A healthy 44-year-old woman will celebrate many future birthdays thanks to the efforts of Dr. Keri Sweeten and a new blood test for breast cancer.
Dr. Sweeten, a board-certified gynecologist and Fellow of the American College of Obstetricians and Gynecologists, recently incorporated the Provista Life Science BT Test®, a blood test for the detection of breast cancer, into her patient care practice. Sweeten noted a case where a 44-year-old patient called to schedule her annual mammogram, and in advance of the mammogram Sweeten ordered the BT Test. When her patient's BT Score® came back high, indicating an increased likelihood of the presence of breast cancer, she changed the order for her patient's routine screening mammogram to a diagnostic bilateral mammogram.
A diagnostic mammogram is an enhanced radiology procedure that increases the number and angles of breast imaging views with increased magnification of those views. Using this procedure, the radiologist was able to locate a deep, very small clustering of suspicious looking cells in the patient's left breast. A biopsy was recommended, performed and the subsequent pathologist's report came back with a confirmed diagnosis of cancer. Surgery was scheduled two weeks later and the cancerous growth removed.
"My patient is a young woman with dense breast tissue where the sensitivity of digital and film mammography is known to be limited, but is still considered the standard of care. Had it not been for the BT Test, we might not have caught her cancer," said Sweeten. "My patient's first reply to me was, 'You saved my life.' I'm not sure much more needs to be said."
The BT Test, or the Biomarker Translation Test, is a CLIA compliant laboratory test developed by Phoenix-based Provista Life Sciences. The test analyzes blood for changes in multiple serum-based protein biomarkers levels that are associated with the underlying pathology of breast cancer. The individual test results, along with a brief patient-specific medical profile, are processed through a proprietary data analysis procedure to generate a single numeric value called the BT Score, which is indicative of the presence or absence of breast cancer.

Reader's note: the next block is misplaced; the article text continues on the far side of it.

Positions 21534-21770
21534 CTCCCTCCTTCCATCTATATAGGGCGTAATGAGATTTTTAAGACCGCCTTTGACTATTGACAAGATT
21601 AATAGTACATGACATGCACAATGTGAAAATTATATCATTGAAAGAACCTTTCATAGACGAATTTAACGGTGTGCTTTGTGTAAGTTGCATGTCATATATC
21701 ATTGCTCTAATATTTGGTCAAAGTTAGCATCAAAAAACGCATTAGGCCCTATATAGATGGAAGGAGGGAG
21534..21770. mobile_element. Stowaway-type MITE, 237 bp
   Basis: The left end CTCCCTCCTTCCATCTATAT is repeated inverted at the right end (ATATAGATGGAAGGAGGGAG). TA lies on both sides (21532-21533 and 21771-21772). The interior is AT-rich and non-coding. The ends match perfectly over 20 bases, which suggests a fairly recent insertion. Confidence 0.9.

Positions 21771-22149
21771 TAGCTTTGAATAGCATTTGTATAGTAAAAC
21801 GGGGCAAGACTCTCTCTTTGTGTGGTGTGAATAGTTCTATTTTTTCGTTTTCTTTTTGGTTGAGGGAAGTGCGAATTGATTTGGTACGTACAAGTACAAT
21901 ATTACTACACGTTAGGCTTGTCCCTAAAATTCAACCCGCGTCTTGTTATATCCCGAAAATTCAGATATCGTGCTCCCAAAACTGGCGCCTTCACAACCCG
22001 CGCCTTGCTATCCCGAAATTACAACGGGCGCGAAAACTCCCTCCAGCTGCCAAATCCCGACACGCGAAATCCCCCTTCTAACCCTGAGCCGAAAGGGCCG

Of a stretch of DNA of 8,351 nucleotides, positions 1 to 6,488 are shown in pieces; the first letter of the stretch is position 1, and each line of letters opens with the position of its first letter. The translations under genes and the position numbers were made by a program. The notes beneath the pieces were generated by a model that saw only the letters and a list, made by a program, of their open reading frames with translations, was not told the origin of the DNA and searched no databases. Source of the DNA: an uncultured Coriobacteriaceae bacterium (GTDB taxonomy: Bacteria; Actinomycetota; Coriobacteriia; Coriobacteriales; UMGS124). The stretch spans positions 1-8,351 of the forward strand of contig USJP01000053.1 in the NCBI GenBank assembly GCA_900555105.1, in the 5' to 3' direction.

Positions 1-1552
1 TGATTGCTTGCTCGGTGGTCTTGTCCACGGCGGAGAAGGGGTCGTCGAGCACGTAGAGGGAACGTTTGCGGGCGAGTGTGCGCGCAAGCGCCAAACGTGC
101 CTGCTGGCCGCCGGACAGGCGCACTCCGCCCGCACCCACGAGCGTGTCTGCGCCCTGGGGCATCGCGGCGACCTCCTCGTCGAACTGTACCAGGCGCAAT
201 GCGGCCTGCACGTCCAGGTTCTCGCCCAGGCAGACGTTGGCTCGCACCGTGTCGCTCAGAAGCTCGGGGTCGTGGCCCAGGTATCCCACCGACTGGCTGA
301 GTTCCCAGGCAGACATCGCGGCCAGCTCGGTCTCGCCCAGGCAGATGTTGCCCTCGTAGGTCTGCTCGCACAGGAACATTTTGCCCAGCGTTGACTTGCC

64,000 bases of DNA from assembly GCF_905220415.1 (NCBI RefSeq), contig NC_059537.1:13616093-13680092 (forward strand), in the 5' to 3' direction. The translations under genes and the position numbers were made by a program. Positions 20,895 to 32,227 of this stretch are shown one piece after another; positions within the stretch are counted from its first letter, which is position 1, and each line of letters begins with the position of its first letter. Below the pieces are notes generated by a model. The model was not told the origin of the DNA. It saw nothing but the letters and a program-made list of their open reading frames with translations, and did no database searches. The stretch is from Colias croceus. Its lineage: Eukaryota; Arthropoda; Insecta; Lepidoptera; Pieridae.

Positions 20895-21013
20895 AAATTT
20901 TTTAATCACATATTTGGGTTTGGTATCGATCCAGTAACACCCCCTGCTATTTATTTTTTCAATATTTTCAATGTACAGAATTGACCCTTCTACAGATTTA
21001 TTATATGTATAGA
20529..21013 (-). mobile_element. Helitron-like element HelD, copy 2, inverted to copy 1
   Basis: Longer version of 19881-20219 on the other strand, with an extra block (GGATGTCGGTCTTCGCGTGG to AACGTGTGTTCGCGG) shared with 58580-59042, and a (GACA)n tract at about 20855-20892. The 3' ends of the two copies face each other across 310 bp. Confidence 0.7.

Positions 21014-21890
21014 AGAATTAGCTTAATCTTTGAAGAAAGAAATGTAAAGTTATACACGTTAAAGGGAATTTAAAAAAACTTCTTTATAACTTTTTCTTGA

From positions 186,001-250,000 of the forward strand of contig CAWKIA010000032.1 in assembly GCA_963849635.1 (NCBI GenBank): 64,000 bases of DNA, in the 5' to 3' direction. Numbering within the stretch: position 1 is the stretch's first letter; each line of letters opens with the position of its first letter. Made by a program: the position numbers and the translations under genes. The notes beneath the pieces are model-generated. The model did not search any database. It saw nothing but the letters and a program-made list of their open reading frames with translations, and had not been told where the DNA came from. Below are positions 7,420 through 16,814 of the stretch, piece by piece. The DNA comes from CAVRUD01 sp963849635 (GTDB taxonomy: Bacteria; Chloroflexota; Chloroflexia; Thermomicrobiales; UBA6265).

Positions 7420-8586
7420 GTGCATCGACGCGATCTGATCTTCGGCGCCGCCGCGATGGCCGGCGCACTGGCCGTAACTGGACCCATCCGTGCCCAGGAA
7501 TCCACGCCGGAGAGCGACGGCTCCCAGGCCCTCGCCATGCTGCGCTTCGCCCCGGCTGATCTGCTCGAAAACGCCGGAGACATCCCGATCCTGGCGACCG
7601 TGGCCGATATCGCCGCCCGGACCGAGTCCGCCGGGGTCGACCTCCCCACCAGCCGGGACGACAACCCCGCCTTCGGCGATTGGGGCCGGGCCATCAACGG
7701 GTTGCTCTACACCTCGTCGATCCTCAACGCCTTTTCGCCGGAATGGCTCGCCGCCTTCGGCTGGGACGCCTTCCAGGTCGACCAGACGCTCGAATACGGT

"The BT Test was designed to provide healthcare providers with another 'tool in their toolbox' that can be used as a complement with current imaging technologies in the fight to detect this devastating disease as early as possible," said William J. Gartner, CEO and President of Provista. "For Dr. Sweeten's patient, the BT Test played a role in detecting her breast cancer and we are proud of that."
The BT Test is currently available in 41 states, 27 of which are considered direct-to-consumer states where a physician's prescription is not required. The BT Test can be ordered through a women's primary healthcare provider or online. Once the sample is collected and tested, the results are sent to the patient and/or their designated primary care physician. A complete list of local Phoenix area providers is also available on the Provista Web site: www.provistals.com. To find out more about the BT Test and how it can be ordered visit their Web site or call 602-224-5500